The problem with facilities, and aid
By Stephen Howes
The increasing reliance on facilities – large, multi-faceted programs run by consulting or so-called “contracting” companies – has become controversial in the Australian aid program. It is not surprising therefore that facilities have started to feature on the Devpolicy Blog. Since November 2017, we have run three articles about facilities (here, here and here). They all provide interesting insights, arguments and contributions. That these three articles are all (overall) positive about facilities is understandable given that they are all written by people working for companies who run them. What is odd is that no one has bothered to write us a critical article on facilities.
What we see in relation to facilities is a good example of Bill Easterly’s characterisation of aid as a “cartel of good intentions.” Everyone wants to advertise how good their aid project is; no one wants to criticise the aid projects of others. It might give aid a bad name, or give you a bad name, and make your own funding less secure. That’s one reason why we see many more articles on our blog promoting particular aid projects than ones criticising them.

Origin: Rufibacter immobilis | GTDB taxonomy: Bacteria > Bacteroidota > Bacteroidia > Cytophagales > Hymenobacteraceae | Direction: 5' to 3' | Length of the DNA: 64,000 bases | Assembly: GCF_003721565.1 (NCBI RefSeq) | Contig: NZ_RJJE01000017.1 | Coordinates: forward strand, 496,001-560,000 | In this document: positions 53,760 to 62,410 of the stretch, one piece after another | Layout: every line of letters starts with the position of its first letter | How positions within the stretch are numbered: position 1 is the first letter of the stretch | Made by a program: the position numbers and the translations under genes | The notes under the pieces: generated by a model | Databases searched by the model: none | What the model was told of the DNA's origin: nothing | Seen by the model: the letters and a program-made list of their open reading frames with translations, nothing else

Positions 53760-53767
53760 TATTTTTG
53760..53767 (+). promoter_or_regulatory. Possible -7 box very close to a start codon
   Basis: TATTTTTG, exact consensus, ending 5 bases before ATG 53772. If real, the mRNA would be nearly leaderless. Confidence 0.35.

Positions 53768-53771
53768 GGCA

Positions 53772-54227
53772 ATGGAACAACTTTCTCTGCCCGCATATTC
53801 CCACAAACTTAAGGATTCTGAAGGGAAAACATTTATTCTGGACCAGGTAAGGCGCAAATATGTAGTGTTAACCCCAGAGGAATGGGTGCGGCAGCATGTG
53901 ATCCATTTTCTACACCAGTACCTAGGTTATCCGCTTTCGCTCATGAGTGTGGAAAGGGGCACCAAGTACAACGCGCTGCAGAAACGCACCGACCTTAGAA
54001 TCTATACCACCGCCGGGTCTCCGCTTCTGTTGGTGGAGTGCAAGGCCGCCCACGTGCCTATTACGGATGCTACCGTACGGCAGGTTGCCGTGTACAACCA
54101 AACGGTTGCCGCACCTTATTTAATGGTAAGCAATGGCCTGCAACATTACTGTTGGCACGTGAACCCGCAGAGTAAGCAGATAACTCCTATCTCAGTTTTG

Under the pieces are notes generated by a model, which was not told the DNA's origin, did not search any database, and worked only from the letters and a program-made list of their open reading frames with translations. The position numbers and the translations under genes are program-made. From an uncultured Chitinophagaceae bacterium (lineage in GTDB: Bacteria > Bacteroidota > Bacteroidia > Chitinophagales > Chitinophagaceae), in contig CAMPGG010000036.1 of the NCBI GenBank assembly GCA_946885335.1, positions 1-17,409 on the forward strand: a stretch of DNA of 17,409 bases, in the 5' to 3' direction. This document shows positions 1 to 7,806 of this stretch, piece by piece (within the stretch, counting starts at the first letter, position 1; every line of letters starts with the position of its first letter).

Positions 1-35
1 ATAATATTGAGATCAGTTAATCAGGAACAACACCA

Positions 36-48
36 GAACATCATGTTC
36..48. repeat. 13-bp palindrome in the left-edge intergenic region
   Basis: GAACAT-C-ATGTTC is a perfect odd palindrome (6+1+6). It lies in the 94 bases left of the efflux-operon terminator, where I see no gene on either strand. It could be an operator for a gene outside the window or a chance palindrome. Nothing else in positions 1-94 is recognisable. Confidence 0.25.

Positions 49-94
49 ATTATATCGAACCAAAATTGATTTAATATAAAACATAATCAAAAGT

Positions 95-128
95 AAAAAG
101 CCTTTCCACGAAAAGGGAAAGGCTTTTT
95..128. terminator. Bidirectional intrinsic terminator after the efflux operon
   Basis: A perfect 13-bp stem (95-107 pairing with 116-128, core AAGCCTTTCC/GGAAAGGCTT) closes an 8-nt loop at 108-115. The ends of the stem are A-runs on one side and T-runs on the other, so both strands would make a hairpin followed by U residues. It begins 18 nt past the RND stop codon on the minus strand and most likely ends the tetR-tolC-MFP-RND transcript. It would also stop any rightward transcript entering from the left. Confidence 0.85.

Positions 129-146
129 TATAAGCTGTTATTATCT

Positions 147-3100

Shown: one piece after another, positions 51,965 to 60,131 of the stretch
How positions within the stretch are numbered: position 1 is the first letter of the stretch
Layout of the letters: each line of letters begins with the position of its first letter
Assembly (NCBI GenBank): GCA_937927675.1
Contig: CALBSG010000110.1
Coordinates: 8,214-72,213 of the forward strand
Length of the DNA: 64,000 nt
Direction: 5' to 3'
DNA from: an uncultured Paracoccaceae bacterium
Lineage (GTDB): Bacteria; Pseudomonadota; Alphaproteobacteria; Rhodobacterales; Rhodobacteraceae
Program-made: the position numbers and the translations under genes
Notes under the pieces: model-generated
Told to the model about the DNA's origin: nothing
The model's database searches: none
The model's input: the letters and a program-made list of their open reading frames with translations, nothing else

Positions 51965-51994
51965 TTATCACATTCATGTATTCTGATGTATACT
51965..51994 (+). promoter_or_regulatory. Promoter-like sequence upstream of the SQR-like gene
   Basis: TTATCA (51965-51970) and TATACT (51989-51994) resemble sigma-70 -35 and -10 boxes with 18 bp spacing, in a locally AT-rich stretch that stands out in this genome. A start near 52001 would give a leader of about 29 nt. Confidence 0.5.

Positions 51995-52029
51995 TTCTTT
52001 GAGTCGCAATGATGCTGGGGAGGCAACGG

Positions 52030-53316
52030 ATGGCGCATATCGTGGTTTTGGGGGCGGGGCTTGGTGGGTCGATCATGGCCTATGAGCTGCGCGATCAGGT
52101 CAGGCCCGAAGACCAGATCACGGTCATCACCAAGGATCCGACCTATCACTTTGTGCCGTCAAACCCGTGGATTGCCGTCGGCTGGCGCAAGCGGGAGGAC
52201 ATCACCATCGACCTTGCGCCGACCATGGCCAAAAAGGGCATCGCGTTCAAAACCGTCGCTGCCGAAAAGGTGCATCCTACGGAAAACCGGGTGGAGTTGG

This is also why we run the aid stakeholder survey every three years. It provides those implementing the aid program – both private sector contractors and NGO executives – with a safe space to make known their views on the aid program. In our most recent 2018 survey, we asked a number of questions about facilities. They did not come out looking good.
As the graph below shows, a majority of both private sector contractors and NGO executives agreed that the emphasis on facilities in the management of Australian aid has had a negative effect on the quality of Australian aid.
Are aid facilities having a positive or negative impact on aid effectiveness?
This unhappiness might be dismissed as sour grapes. A small group of large contracting firms run DFAT’s facilities. Perhaps others are simply unhappy about the resulting squeeze. To get around this problem, we also sought the views of those directly managing aid projects at least some of whose funding comes via facilities (just under half of those we surveyed). Contractors were equally divided between those who thought the facility improved their project’s effectiveness, and those who thought it made things worse. Among NGOs, the great majority was in the latter (negative) group. We also asked the same respondents about transaction costs. A solid majority of both groups thought facilities increased their transaction costs; very few thought they reduced them.
The impact of facilities on projects (according to those who are funded by them)
Colin Adams, the author of the most recent Devpolicy piece on facilities, mentions these findings in passing, but summarises them as “mixed feelings,” which to me is an understatement of their negativity. Adams goes on to provide two examples of good facilities, but does acknowledge that the facility model can be improved, since the current approach “constrains flexibility and innovation.” Jacqui de Lacy also has a good discussion of the risks facilities can give rise to.